I took 15 minutes and drew a long span slab bridge (My deck is 2 feet thick.). I read the Happy Pontist article on granite slab bridges and I wondered how long and thin you could make a concrete slab with some prestressing strands. (concrete has a weight about 150 lb /cu.ft while granite is around 165 lbs/cu. ft.)
You can manufacture 30,000 psi concrete (expensive) and it should be more uniform and just as long lasting as granite. (Maybe? I would be worried the granite is not uniform in strength over its length.)
Anyway this is a “quick” play bridge. I am thinking I will have to make prizes if I have a bridge competition…
I am sitting around while another student has a go at my first exam. So I thought I would post a River Bridge competition for myself and anybody else who is bored…
I drew up a quick sketchup river section with two concrete abutments. The abutments are spaced 110′ feet apart on center and would accomadate a 10′ wide pedestrian bridge. (I wanted a quick template to try out some bridge ideas.)
I thought I would throw out some names from the web, to get started. ( in no particular order.)
Updated: The Happy Pontist has suggested some more prominent bridge engineers for my list. I have to admit (sheepishly) that I don’t know many of them…but I am learning! The list with random links for each engineer.
From my quick survey of the room I think everybody is using a TI calculator. Nobody seems to have the George Bush or HP calculator. (Ya know expensive and does math backwards, HA!, thats right I said it.) I’m getting loopy.
Seriously is a TI calculator really worth a $160 bucks? (about two euros or kilo-dollars) I used to program my calculator with buckling formulas and I even bought the Ti Voyage, which broke down in three months.
I have a grad student helper here and he thought he found a mistake in my exam! Yikes too late to change it. Frantic computering ensues…
Not to worry false alarm, me and STAAD check out….
I am sitting in a large windowless classroom as 63 students take a two hour structural analysis test Although it is -10 outisde it is +80 inside. (415 C to you metric types. You think your sooo cool with your kilo this and centi that, who really needs a worldwide standard anyway. Who says we need to design to a millimeter and not 1/16″. It was good enough for the Viking/pilgrams and it is good enough for me. Whoa sorry I getting heatstroke here..)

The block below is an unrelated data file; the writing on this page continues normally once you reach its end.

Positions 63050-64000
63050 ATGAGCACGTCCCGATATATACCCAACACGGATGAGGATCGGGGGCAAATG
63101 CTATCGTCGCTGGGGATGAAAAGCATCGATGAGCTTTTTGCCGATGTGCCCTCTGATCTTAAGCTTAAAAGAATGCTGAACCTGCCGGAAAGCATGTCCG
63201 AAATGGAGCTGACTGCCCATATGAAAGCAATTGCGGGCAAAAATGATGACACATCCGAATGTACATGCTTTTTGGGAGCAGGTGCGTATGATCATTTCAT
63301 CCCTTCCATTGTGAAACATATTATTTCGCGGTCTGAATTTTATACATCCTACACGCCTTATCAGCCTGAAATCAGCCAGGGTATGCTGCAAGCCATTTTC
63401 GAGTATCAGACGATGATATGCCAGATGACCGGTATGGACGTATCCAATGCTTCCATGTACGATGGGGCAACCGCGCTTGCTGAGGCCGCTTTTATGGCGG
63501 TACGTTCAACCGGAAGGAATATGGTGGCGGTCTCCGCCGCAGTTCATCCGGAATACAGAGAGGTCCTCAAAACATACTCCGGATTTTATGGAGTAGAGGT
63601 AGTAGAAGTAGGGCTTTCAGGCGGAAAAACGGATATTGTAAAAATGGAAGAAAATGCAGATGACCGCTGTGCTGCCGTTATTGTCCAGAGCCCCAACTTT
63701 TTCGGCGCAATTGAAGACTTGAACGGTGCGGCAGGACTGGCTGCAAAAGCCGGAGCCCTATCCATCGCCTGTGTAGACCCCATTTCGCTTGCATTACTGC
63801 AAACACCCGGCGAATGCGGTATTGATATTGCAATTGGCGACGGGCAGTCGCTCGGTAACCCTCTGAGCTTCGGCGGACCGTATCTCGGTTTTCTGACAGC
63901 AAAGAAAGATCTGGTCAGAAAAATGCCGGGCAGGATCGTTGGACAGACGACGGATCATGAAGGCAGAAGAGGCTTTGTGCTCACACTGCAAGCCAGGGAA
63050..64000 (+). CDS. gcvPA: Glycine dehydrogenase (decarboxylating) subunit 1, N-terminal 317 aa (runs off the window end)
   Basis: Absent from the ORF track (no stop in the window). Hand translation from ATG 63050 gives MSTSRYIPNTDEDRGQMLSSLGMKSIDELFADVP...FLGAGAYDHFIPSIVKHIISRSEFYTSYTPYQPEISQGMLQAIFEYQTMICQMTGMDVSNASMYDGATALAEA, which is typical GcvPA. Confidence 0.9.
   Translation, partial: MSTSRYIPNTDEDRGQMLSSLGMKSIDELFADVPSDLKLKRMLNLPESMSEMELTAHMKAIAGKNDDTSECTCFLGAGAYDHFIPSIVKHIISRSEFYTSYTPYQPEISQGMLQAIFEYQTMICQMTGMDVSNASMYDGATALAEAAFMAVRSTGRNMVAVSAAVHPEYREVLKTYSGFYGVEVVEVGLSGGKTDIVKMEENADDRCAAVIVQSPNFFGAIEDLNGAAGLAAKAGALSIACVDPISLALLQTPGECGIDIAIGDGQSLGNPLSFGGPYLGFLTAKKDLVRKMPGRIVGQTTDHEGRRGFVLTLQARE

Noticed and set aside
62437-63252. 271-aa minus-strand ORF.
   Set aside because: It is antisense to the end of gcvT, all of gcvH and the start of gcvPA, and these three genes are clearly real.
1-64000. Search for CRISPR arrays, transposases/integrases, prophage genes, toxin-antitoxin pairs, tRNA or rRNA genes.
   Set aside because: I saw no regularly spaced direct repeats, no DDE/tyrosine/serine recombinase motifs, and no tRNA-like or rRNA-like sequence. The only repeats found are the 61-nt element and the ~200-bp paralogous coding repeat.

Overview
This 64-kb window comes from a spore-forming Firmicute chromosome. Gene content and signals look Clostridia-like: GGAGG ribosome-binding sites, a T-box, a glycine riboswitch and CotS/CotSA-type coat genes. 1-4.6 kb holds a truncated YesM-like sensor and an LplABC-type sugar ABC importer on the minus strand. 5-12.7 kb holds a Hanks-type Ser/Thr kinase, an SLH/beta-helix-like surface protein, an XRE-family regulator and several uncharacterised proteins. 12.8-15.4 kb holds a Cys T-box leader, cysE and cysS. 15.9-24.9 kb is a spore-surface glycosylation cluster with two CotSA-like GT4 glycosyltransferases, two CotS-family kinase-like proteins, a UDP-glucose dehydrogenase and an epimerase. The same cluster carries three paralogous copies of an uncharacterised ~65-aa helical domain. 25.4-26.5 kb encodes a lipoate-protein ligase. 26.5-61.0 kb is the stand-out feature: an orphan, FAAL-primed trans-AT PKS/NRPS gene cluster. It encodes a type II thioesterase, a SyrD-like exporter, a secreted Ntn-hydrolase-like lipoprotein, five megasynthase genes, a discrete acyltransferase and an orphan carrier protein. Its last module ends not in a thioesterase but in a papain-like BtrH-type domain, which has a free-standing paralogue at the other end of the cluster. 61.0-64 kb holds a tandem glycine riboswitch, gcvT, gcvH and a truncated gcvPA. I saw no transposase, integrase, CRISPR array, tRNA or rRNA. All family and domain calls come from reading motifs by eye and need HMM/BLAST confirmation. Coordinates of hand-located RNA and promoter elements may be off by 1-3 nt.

So I have to have a question and here it is, how do you design a test that gives the majority a chance to pass while challenging the keeners. (Canadian term for cool guys or was that nerds?) AND a test the course leader doesn’t hate and eventually uses for his class…
Oh oh is that guy cheating . Hey put down the iphone. Yes I’m talking to you, the one in the red shirt.
We teach a method called “Visual Integration” as well as the typical virtual work method for finding deflections of beams and frames. I did the math and it seems like a simpler system than integrating moment equations. (See video for lousy half-asleep explanation. tomorrow is our first big test!)
I was wondering if a) people teach this and b) does anybody have a reference for this method? (I have never seen a textbook with this method maybe it is sooo simple everybody knows it. Maybe its called something else? I can derive the method…..)
Let me know if you were taught this method, thanks!
Is this real? If the bridge is real, it is an amazing structure…..I am trying to figure out how you would build it.
Here in the frozen tundra, we are anxiously waiting for spring. (Or any temperature above freezing..) Tomorrow night I give my first exam. When I first started teaching I had a class of 20 and gave tests during class. Now with 55 students I have to give night exams from 8-10. I’m too old to stay up that late! Oh well on the bright side, it is supposed to be -4 tomorrow night…..